IT services have fallen victim to a never-ending cycle of evolution. What was once the latest trend is now a thing of the past. Technology catalogs have been recycled and discarded in favor of online distribution. Transactional revenue is out, and recurring revenue is in. Break-fix business models, VARS, SIs, and on-prem technology are yesterday’s news. Today, it’s about managed services and cloud solutions. Oh, and on Tuesdays, we eat tacos. Keeping up is exhausting.
To be honest, unless we’re trendsetters, we’d be lying to ourselves about our businesses ability to maintain pace with an always fluctuating industry. Brian Sherman of CompTIA all but confirmed this in his piece, The Not So Dirty Secrets of Managed Services. In it, he pulls back the veil and discusses perception verse reality as it pertains to managed services businesses, products, and customers.
So what are these secrets? What exactly are we hiding?
Well, it's pretty simple. The industry has been beating us over the head with the idea that the only way we can achieve success in IT is to become a managed services provider. Many of us are still offering other solutions to our customers; it’s just not something we choose to advertise. Don’t take it the wrong way we aren’t saying we as MSPs are being dishonest or misleading with our potential customers; it’s that we want them to buy our preferred offerings instead.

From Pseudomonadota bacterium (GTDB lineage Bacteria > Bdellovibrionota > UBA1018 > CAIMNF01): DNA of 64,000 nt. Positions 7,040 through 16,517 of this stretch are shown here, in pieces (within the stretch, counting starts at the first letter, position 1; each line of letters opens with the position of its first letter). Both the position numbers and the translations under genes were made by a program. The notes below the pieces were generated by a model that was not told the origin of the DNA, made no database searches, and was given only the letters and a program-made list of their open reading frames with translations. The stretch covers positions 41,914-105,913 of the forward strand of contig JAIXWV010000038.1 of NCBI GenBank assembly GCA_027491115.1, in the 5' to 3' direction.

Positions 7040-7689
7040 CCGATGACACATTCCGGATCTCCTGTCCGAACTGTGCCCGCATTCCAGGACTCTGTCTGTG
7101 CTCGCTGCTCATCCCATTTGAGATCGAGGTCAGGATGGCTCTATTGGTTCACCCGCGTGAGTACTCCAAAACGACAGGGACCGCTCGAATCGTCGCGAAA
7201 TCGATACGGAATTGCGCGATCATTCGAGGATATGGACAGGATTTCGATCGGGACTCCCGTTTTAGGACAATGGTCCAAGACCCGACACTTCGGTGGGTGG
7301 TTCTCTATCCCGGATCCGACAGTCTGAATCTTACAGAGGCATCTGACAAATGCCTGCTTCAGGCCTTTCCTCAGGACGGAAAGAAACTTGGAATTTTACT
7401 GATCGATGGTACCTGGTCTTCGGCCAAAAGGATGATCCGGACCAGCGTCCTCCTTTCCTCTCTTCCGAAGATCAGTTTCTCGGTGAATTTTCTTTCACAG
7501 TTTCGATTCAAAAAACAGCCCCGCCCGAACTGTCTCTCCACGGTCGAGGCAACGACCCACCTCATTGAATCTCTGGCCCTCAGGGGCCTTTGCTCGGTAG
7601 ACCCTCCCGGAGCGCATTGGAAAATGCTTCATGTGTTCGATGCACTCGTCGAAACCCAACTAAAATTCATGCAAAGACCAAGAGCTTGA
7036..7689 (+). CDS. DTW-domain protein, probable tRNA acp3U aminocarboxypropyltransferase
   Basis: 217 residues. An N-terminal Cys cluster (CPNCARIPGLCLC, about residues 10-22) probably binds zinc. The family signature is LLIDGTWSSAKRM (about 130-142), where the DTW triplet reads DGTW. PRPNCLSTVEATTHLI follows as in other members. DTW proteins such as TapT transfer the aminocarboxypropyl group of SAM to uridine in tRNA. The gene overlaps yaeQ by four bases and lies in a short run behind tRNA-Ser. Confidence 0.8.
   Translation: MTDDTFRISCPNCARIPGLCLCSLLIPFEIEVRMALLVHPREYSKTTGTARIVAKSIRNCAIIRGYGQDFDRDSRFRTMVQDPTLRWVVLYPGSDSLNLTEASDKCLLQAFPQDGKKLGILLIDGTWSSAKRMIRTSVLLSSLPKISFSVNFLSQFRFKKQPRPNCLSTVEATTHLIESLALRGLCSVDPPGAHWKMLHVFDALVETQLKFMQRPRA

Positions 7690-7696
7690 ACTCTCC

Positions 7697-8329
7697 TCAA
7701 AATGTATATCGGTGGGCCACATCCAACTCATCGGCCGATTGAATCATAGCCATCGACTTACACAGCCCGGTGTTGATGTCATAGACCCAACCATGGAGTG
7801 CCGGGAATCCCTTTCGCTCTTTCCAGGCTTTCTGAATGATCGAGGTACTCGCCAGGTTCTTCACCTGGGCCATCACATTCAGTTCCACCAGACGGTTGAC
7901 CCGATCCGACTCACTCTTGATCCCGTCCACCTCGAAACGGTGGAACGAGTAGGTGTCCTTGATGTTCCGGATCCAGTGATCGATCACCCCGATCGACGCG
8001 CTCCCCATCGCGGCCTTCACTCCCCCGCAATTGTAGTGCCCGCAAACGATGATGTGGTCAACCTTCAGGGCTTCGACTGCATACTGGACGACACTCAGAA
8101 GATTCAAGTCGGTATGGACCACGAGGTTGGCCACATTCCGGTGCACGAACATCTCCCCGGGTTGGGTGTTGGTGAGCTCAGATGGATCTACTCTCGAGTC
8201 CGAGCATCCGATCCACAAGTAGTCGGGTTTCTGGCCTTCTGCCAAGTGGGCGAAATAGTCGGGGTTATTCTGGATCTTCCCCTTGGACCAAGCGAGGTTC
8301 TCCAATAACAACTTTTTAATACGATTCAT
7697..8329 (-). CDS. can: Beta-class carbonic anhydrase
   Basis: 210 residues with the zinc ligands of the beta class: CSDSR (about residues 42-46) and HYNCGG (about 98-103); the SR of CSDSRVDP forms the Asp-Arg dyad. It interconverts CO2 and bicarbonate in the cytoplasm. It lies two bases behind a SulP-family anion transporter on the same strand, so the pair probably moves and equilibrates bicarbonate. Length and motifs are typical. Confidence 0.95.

To stay competitive, many of us advertise 100 percent managed services to new customers, but have grandfathered in other services for our existing partners and those who ask. Because we’re in Seattle, we like to think of it like ordering off the secret menu at Starbucks—the products customers want exists, but only if they ask. And as it turns out, we're not the only ones 'hiding' services. According to CompTIA research, just 30 percent of surveyed MSPs claim managed services as their highest revenue producer.
So why then is everyone saying managed services are the only options and anything else is an antiquated way of operating? Sherman tells us that, “for every provider who sticks to his or her principles and promises to ‘fire’ any client that won’t transition to the managed services model; there’s another who will continue the status quo.” For many of us, it’s about staying in the game long enough for our stubborn customers to accept the transition to managed services.
We as MSPs are between a rock and a hard place. How do we provide the services our customers want while continuing to keep pace with the changing technology environment? Sometimes we can’t. The reality is, no matter how we choose to deliver services, our customers now have all the power. We typically do what they need or ask, because to run a successful business means we go where the money takes us.